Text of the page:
We are driven to ask, why is it that Croce's Goethe leads us to this dramatic entanglement in thought. It is that Croce lacks the power to penetrate to a full grasp of Goethe's nature. How did Goethe himself rise to the height of what Poetry — and all Art — was to him? — He carried his search for knowledge in the realm of Natural Science to the point where he could exclaim: Art is a making manifest of hidden Laws of Nature — Laws which would remain unmanifest for ever, but for the creative work of the Artist. By this perception, Goethe became the founder of a Science of Nature worthy of spiritual standards. True, this brought him into conflict with the 'recognised' Science which has become established in the last three or four centuries. Yet it was this his insight into Nature which carried him into lofty spheres of creation, where the Poet freely lives and moves in the World of the Spirit.

Here Croce does not follow Goethe. Wherever he meets him as scientist, in his researches into Nature, he finds him wanting. Croce is still entangled in the commonly accepted view of Nature. In this respect he says of Goethe: 'It may be (or rather it is certain) that in his idea of a Science of Nature which in the various species of phenomena should search for the primitive phenomenon (Urphänomen), which is an idea that can be thought and seen at the same time, he was wrong and did little honour to either science or poetry, as was the case, moreover, with all contemporary "natural philosophers." It may be (and it certainly is) that he was much mistaken in his bitter criticism of Newton, and in rejecting the use of mathematics in physical sciences The man who speaks thus cannot really fathom the depths of understanding where Goethe leads his Faust. Indeed from these passages we begin to understand why Croce feels 'a certain tenderness' for Wagner the famulus, while he inclines to criticise the character of Faust so harshly.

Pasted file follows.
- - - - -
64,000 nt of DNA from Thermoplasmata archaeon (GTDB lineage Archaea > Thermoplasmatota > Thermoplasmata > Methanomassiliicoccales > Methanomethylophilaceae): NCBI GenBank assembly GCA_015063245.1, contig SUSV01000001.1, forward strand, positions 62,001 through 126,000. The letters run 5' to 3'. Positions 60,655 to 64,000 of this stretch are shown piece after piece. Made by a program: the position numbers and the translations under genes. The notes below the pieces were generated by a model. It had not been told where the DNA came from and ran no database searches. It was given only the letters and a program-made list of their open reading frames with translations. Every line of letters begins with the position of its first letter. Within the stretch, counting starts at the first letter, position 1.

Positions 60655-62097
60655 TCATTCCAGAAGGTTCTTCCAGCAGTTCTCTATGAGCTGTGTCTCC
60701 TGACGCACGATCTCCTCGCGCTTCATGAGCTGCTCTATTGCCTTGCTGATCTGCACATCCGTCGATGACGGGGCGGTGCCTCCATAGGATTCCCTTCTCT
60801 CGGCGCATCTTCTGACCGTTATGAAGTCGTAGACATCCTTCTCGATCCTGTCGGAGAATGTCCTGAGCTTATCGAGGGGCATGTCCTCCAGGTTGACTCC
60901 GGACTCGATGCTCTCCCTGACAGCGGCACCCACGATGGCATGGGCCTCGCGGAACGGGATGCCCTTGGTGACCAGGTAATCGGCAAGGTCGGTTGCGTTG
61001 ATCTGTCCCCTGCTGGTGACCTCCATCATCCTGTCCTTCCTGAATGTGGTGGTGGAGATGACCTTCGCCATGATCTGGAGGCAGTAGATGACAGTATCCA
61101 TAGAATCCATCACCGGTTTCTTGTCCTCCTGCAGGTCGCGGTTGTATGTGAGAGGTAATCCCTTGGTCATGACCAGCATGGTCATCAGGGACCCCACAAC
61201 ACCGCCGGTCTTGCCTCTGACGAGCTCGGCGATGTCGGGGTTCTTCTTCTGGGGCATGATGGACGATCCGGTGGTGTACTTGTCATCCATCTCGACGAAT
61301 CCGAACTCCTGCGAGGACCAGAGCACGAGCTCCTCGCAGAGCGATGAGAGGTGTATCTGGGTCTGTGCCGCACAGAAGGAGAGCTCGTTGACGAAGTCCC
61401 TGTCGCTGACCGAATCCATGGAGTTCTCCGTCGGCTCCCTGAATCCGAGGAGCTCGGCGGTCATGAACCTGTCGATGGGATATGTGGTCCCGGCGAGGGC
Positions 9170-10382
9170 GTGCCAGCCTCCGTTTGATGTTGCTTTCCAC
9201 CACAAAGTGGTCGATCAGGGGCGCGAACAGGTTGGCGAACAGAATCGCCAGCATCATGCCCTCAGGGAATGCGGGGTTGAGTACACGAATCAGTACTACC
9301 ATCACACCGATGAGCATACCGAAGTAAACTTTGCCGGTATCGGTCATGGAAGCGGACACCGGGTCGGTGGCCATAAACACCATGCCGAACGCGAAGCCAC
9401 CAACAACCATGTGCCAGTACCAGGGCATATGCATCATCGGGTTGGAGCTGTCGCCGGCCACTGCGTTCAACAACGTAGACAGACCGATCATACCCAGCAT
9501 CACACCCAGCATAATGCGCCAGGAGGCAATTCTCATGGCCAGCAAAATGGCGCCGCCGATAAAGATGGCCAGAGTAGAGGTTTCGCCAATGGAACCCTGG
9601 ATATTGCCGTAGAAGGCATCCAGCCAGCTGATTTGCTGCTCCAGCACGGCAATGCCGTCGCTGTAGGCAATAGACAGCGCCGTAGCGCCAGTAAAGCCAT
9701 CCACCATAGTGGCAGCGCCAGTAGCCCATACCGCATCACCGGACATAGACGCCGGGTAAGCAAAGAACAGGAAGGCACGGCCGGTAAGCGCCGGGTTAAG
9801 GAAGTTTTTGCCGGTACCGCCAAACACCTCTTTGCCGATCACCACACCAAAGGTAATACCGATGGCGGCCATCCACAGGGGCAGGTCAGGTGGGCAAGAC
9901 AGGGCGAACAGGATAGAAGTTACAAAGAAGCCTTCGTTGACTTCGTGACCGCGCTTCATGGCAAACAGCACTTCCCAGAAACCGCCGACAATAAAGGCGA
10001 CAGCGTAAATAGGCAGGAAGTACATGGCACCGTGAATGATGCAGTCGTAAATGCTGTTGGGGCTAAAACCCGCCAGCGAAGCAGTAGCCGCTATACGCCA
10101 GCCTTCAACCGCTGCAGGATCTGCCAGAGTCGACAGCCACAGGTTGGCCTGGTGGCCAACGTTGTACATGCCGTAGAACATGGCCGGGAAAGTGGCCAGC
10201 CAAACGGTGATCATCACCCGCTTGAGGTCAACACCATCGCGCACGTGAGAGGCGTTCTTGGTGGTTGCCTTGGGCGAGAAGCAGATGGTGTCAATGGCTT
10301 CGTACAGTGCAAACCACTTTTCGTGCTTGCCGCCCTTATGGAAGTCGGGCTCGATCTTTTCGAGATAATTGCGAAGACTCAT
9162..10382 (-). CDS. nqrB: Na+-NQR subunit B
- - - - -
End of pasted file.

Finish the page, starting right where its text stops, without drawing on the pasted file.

The sureness of touch which Croce shews in his treatment of Werther leaves him already when he comes to Goetz von Berlichingen. 'When dealing with Goetz too,' he says, 'it is necessary to set aside the prejudices handed down to us by the passionate utterances of Goethe's contemporaries… Goetz is very different from the Räuber of Schiller. Goethe could not breathe into his work the thrill of political passion and rebellion which he always lacked even when he was young and enthusiastic. He read the autobiography of this small feudatory and soldier who lived in the time of the Reformation, became fascinated by the events and customs described in it, and set himself to reproduce them by a process of condensation and dramatisation, following the method used by Shakespeare in the latter's historical English dramas.'